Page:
By Ruby Thomas, Record Staff Writer
Archbishop Joseph E. Kurtz, who serves as president of the U.S. Conference of Catholic Bishops, spoke to a packed congregation reminding attendees of their responsibility to stand up for life during the annual Memorial Mass for Life
celebrated at St. Martin of Tours Church Jan. 18 in downtown Louisville.
“Whether you came here on your own or someone brought you, you are here because you have a responsibility to Christ,” the archbishop said. “That responsibility is to use all the gifts you have to stand up for life.”
Standing up for life is important, the archbishop said, because of the way people are treated in the world today. Pope Francis, he noted, has used the phrase “throwaway culture” to refer to the ease with which people do away with what is no longer useful to them.
“That’s what’s happening with people,” said the archbishop. “People are held with so little respect.”
The archbishop said that some may feel they’ve worked long enough in the church and want to step aside and let others take the lead on life issues. Some may think they are too young for such a responsibility.
He told the congregation that this is not so and referred to the day’s first reading, from the first Book of Samuel in which God calls on Samuel. The archbishop reminded the congregation of Samuel’s response — “Speak Lord, your servant is listening.”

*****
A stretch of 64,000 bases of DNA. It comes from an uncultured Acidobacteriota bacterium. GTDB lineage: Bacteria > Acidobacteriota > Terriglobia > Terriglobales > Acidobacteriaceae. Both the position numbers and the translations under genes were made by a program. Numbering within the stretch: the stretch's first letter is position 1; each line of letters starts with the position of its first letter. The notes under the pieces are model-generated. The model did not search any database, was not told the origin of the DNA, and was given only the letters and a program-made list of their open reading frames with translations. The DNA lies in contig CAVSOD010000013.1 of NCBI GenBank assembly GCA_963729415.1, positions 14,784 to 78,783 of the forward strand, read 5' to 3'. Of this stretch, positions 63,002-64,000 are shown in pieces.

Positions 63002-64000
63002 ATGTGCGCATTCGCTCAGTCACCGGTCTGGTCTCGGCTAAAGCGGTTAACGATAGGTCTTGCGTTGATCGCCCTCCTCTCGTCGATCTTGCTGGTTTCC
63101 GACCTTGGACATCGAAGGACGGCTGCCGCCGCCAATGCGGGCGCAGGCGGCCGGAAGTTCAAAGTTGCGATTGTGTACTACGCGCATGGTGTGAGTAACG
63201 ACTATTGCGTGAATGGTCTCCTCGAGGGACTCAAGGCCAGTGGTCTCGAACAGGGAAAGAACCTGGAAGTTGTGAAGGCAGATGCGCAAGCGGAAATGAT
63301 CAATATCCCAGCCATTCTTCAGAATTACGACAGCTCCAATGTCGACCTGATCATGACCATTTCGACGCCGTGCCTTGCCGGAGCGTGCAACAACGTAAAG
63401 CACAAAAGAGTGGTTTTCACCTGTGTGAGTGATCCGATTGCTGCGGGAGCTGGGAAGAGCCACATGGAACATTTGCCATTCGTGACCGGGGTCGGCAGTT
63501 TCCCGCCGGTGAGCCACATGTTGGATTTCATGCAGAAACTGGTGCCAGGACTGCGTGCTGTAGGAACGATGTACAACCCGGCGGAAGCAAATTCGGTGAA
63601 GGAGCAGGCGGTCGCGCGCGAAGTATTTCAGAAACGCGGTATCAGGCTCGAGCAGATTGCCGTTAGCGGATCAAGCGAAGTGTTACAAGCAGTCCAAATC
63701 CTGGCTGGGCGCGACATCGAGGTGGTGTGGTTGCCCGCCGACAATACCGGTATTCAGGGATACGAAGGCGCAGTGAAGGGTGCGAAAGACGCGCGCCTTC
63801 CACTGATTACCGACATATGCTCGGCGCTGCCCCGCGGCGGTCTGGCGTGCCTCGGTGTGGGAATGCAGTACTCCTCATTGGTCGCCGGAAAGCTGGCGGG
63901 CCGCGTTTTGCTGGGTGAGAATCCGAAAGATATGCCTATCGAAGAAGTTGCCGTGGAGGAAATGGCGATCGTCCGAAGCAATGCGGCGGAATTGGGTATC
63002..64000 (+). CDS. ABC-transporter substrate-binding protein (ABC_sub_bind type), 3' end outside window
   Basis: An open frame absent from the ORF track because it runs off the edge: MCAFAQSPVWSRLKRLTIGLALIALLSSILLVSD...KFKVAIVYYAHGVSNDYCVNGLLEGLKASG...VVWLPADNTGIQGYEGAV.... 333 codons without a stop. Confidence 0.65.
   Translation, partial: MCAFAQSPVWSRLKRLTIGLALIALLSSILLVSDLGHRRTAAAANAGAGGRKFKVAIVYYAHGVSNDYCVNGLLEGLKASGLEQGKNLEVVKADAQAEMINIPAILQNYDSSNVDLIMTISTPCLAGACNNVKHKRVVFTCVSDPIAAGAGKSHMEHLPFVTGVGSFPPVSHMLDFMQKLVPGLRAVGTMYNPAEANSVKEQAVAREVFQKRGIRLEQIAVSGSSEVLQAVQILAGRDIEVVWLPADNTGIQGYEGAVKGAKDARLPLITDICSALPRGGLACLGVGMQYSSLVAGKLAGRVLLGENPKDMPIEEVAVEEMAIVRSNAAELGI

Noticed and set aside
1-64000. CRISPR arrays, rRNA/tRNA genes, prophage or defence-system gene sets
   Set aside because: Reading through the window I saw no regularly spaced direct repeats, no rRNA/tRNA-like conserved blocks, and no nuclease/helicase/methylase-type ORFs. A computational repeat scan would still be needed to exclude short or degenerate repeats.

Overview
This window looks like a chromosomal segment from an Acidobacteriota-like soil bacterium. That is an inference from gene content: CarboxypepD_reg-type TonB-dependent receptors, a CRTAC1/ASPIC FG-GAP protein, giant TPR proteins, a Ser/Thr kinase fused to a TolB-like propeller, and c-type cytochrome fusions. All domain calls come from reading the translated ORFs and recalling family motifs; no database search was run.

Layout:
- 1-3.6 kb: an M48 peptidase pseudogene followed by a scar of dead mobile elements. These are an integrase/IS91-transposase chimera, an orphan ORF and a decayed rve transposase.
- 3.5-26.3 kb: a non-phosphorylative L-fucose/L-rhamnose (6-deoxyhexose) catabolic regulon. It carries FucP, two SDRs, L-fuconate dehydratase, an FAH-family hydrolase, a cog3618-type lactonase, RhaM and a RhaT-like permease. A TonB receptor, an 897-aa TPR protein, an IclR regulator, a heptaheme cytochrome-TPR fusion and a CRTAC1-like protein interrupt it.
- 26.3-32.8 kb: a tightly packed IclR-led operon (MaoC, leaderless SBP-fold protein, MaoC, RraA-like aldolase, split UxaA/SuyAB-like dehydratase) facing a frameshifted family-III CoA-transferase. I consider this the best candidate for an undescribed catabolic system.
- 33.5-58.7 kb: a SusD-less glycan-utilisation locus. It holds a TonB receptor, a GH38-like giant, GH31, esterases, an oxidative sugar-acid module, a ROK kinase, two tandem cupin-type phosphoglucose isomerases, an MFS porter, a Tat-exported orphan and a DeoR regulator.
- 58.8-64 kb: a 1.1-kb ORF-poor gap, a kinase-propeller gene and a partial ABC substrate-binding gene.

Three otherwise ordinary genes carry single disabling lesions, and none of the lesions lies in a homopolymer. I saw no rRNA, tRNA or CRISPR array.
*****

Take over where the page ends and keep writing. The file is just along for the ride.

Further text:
He encouraged those gathered to heed that calling, which he said is to be “ambassadors for Christ” and, as such, responsible to defend life.
“This is a very important message,” said Rick Arnold who along with his wife, Celesta, organized the Mass. The Arnolds are the Knights of Columbus State Council culture-of-life chair couple. “As Catholics we have to stand up for all human life, from conception to natural death,” said Arnold.
Part of Arnold’s work as an advocate for life has been to help facilitate the installation of ultrasound machines in pregnancy resource centers.
This, he said, has been a “blessing” to those centers.
“Most of the time, when mothers and even fathers see the child in the womb, they decide to choose life,” he said.
During the celebration, young people carried in 42 white roses — one for each of the years since the United States Supreme Court legalized abortion with the Roe vs. Wade decision.
The Mass, which was sponsored by the Knights of Columbus, the Knights of St. John and the Ancient Order of Hibernians, concluded with a rose ceremony. More than 100 schools, churches and organizations were recognized in the ceremony for re-committing to pro-life ministry. A representative from each was called up to receive a red rose as a symbol of this commitment.